Oh and the conference was in South Africa, the most geographically appropriately named country in the world. We were there for over two weeks and it is one of the most mind boggling experiences I’ve ever had. If you’ve seen the movie Blended then you get a glimpse of what I got to witness first hand. The places, the people, the food (if you get the chance, eat an ostrich steak medium well with a hint of bbq sauce. You’re welcome.) But beyond that, the highlight of the trip was bonding with my dad. Before that I always felt that we weren’t really close. Sure we hung out sometimes we never really clicked until then. The first half of the trip it was just the two of us exploring a strange new world and learning about the cradles of modern literature and humanity in England and Africa respectively. The second half had an interesting turn since my dad was one of the head honchos of the conference. Everyone looked to his guidance as the final word of sorts for many dimensions. It was a new perspective on the man I had looked up to my entire life but had never truly seen outside of the paternal role. Just goes to show that familiarity (especially within one’s own family) can be a blinder that never really lets you see the entirety of a person.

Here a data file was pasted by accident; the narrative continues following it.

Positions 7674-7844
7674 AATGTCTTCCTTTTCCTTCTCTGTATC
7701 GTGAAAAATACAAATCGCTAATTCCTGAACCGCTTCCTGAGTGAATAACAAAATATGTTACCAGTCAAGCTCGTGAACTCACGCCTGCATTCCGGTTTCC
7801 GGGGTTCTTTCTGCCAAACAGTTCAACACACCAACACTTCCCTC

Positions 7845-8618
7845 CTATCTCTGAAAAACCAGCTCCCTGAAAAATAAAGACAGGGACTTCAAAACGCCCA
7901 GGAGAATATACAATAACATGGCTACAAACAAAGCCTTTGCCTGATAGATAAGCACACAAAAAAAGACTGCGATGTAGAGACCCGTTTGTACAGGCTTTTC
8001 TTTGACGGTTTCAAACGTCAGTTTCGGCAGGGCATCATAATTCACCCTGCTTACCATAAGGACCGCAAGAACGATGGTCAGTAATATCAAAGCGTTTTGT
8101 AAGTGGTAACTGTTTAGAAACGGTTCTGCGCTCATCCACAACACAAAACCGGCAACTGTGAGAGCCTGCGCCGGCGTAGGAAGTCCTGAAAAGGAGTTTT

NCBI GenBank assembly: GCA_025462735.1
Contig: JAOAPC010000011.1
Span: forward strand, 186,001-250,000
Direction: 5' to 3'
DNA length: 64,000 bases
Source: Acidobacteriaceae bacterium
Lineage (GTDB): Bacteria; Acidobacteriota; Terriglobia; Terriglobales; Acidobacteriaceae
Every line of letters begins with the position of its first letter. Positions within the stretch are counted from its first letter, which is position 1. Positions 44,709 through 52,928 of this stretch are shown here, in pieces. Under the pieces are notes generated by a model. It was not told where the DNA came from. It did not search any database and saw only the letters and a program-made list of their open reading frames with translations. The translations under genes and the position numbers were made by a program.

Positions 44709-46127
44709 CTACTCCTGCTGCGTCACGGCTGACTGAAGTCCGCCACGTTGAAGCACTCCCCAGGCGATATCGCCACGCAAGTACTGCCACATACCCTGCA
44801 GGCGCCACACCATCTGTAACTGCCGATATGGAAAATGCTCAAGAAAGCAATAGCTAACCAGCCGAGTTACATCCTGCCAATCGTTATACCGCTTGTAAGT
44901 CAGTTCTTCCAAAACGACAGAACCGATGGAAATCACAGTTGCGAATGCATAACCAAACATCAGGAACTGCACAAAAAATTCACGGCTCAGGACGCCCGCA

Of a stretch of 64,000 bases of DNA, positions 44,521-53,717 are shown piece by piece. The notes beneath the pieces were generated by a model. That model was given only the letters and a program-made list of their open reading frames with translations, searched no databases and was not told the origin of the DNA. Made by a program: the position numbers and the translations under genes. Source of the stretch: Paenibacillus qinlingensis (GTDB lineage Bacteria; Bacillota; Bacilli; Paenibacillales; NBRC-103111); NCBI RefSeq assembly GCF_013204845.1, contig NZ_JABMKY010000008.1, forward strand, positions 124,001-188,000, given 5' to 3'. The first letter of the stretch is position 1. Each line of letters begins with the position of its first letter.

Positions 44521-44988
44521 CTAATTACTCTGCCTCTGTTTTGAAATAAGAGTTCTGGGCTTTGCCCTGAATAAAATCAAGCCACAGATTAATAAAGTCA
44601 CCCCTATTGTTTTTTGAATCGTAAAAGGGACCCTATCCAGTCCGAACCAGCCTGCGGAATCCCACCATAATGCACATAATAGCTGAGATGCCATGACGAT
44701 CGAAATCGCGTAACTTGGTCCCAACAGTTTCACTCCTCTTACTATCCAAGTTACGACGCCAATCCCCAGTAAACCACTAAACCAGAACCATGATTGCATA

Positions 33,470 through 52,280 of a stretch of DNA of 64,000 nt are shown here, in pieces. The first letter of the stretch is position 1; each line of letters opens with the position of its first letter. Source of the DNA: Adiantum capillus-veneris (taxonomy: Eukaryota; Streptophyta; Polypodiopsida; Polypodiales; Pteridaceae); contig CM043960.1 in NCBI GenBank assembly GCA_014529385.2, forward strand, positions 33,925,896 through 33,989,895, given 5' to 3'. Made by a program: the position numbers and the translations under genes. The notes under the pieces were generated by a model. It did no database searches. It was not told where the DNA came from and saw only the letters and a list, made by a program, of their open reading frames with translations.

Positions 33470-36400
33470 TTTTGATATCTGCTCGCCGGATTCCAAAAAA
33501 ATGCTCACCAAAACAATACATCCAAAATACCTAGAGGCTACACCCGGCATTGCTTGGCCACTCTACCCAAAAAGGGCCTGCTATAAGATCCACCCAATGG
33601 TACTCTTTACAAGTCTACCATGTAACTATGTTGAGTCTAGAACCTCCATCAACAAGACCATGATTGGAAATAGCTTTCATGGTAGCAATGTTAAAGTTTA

For that part of my journey I wasn’t just some kid, I was my father’s son and everyone knew me as such. At one point during the festivities, the organizers had gotten the band that was performing to take a moment from their set to wish me a happy birthday/leveling up day and they even sang in Swahili. It was insane and really opened my eyes to a world I never knew and one that had been and still is part of who I am. So in a sense this serves as a belated happy father’s day too.

The one thing about that trip that we didn’t like was that at some point afterwards we lost the pictures. This was pre digital camera availability so the rolls of film might appear one day and we can have some hard evidence of our awesome adventures. Then again, not having the pictures makes the trip even more special because those memories are just between us. So no matter how much you level up or change, take the time to look back and show your appreciation to those people and moments that helped shape who you are today.

For what has been and all that is left,

G